Friday, Sept. 10, 2004 | 3:28 p.m.
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I have recently been reintroduced to a pet peeve of mine -- feeling ignored. I absolutely hate feeling ignored, though I recognize that sometimes the ignoring is all in my mind, and not at all the intention of the person I think is ignoring me. To feel ignored is somewhat arrogant, isn't it? It's assuming I am important enough that people pay attention when I say something and that they will respond.
I have to be up front and say that I am examining this in light of a current situation where I feel ignored. There is some physical reality of many emails going unresponded to, but there are any number of reasons for that lack of response. I note communication from these people in other places, which leads me to tell myself the story that my issues are not important enough to invoke a response -- I am being ignored. But that's my story, you see, and may not reflect reality at all.
This is a pattern I've experienced before, where I have exerted a lot of energy to communicate something, usually via email, and then not received any response. Sometimes I simply ask about it, like I did here a few weeks back, in the case of comments/feedback. The response to that was fabulous and enlightening. But here the issue is again, rearing its head in another forum, and forcing me to look at myself and consider why I feel this way.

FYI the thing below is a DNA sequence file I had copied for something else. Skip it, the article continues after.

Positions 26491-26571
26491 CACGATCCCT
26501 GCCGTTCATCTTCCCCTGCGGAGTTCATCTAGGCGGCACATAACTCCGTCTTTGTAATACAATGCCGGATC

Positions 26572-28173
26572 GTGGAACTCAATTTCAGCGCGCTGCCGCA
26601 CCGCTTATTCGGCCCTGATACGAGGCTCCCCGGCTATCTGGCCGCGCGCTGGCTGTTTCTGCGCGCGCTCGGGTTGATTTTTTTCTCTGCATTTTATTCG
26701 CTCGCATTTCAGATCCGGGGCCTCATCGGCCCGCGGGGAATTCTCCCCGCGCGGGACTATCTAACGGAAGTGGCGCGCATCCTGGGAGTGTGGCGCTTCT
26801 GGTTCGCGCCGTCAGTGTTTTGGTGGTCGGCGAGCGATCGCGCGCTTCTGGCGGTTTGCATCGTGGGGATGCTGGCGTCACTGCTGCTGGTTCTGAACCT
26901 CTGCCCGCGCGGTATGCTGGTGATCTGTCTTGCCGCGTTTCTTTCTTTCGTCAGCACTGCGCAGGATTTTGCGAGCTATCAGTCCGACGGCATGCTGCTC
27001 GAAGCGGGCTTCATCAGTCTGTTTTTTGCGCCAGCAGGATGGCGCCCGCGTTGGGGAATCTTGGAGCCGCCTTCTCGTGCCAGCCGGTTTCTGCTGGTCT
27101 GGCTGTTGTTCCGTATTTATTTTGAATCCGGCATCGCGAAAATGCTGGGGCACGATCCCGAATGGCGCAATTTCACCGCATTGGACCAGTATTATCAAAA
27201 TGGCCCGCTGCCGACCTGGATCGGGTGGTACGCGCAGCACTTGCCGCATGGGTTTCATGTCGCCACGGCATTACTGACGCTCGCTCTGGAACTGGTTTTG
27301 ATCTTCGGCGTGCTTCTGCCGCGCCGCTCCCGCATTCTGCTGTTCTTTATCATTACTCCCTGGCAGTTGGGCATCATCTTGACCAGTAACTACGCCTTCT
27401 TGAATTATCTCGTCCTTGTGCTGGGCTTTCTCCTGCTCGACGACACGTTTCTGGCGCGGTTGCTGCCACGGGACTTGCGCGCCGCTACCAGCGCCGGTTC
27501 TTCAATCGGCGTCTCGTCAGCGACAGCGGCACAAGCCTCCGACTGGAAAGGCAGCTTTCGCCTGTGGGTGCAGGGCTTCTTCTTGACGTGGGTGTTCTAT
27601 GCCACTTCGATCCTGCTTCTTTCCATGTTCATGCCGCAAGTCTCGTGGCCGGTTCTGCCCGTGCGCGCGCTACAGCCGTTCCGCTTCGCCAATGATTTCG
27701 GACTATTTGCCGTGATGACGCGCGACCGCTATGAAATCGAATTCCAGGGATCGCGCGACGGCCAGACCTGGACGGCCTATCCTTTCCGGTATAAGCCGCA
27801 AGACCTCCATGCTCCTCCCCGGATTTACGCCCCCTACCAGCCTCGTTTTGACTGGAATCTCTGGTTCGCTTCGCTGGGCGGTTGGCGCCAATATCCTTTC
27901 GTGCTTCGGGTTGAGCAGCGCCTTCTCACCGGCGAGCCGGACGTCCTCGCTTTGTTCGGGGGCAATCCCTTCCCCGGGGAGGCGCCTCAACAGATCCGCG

So why don't I just ask why no one is responding to my emails? What does feeling ignored buy me? It lets me feel indignant and angry, instead of hurt. That's one thing. For me, anger is easier than hurt any day. Anger feels powerful, while hurt just feels vulnerable. And everyone knows it's rude to ignore someone, so I get to feel all indignant and angry and justified in doing so. And if I choose to ignore the ignoring, to keep telling myself the story about being ignored but chose to take the higher ground and not stoop to that level, then I get to feel morally superior too. What a deal!
So instead, I'll do the thing that makes me feel vulnerable. I will ask why no one is responding to my email. And I may not like what I hear -- that's the other reason to keep my fingers in my ears while I tell myself my story -- but at least I'll know.
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